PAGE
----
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Plainclothes Tracy / Press

“This winning five-song EP presents Knoxville’s best-dressed indie-pop quartet as understated cool kids, with catchy tunes backing up Kym Hawkins’ sly, slurry purr. The band is fine—Brian Kelly’s guitars shimmer in all the right places, and the rhythm section of Eric Grass and Trey Trowbridge gives it all plenty of lope—but Hawkins is the key. Her off-kilter lyrics are full of fleeting glimpses of places and people and relationships. “You left your sexy metal shirt on the floor,” she observes in “These Ideas,” and then half-shoots the boy down by adding, “I never really heard the band before.” She sings with an almost jazzy cadence that can imbue a line like “I’m so impressed by this new system, it’s so effective” with some of the quiet sarcasm of the young Elvis Costello. There’s nothing plain about Hawkins, and this is an impressive calling card.”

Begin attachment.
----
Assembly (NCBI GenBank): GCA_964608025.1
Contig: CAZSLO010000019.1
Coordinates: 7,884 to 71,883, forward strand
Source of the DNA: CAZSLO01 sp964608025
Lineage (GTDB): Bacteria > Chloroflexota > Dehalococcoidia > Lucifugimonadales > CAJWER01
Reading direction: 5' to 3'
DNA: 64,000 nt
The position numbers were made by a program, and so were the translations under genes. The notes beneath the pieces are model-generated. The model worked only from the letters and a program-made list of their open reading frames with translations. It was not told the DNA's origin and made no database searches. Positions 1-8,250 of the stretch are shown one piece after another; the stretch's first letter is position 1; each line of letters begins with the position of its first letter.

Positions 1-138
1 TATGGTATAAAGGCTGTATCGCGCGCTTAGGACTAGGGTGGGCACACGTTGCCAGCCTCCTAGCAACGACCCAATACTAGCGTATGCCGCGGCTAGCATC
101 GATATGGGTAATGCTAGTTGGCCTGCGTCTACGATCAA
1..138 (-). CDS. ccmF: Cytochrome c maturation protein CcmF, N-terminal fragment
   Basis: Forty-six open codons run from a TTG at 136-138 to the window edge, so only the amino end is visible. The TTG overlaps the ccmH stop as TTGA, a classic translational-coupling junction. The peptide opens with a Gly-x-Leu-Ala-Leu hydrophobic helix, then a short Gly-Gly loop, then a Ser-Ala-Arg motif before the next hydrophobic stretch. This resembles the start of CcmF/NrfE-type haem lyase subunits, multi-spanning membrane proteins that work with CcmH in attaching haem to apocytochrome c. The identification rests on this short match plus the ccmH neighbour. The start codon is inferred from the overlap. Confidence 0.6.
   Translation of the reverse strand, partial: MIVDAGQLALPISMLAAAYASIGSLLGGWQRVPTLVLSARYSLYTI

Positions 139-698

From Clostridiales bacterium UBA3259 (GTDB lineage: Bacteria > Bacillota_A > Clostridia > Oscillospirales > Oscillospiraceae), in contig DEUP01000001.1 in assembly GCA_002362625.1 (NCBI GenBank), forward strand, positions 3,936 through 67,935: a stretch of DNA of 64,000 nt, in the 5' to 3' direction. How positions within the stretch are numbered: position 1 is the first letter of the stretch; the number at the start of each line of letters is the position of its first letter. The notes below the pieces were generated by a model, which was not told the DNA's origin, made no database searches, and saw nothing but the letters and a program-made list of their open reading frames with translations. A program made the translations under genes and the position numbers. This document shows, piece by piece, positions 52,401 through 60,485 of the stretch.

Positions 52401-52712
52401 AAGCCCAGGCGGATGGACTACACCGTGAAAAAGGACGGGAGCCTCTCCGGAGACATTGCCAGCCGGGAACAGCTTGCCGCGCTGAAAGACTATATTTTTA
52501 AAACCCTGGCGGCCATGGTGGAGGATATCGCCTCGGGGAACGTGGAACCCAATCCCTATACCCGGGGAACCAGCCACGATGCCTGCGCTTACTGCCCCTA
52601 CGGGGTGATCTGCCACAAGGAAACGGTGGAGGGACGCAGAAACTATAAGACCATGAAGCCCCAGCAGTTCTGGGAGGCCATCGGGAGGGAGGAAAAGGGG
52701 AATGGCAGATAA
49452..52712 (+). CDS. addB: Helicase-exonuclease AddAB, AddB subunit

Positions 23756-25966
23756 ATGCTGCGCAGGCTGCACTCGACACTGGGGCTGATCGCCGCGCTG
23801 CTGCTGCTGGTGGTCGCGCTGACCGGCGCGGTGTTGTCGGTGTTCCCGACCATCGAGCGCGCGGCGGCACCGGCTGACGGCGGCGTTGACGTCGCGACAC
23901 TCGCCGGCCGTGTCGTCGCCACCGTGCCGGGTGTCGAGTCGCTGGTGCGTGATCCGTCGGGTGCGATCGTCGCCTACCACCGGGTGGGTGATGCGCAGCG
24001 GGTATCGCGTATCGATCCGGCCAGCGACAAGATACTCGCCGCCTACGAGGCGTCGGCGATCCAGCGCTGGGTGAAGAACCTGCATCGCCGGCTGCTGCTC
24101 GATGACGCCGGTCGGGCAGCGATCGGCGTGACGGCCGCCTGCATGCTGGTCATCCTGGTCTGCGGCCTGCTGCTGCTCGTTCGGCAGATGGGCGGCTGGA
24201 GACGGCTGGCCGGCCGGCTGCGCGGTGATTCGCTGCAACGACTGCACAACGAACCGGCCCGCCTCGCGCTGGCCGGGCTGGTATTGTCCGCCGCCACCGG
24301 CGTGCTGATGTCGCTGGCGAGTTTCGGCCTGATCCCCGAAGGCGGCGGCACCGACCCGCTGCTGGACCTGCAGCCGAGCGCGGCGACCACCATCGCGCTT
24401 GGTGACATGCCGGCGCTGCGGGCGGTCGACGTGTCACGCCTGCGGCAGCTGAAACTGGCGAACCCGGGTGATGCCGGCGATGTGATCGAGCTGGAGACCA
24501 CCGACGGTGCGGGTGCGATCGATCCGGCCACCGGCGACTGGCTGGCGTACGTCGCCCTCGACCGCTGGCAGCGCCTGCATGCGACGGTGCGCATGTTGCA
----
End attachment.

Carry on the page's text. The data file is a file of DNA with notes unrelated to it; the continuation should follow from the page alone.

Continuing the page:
“If Plainclothes Tracy got its start, in some sense, in punk-pop, it’s come a long way since. The songs on the new CD are heady, ruminative, sometimes with just a hint of folk, mindful of both ’90s indie and so-called adult alternative. Hawkins—whose mother is Karen Hawkins, a New York Times best-selling author of historical romances—is the centerpiece of it all. Her clever wordplay and her performance chops make simple songs indelible. Take the disc’s lead-off track, “Fort Knox Graffiti,” a song about the strange little things you notice when you’re falling in love with someone. Hawkins’ breathy verse falls somewhere between a rap and stream-of-consciousness, with all kinds of been-there-done-that flotsam popping in and out of her run-on verbal flow.”

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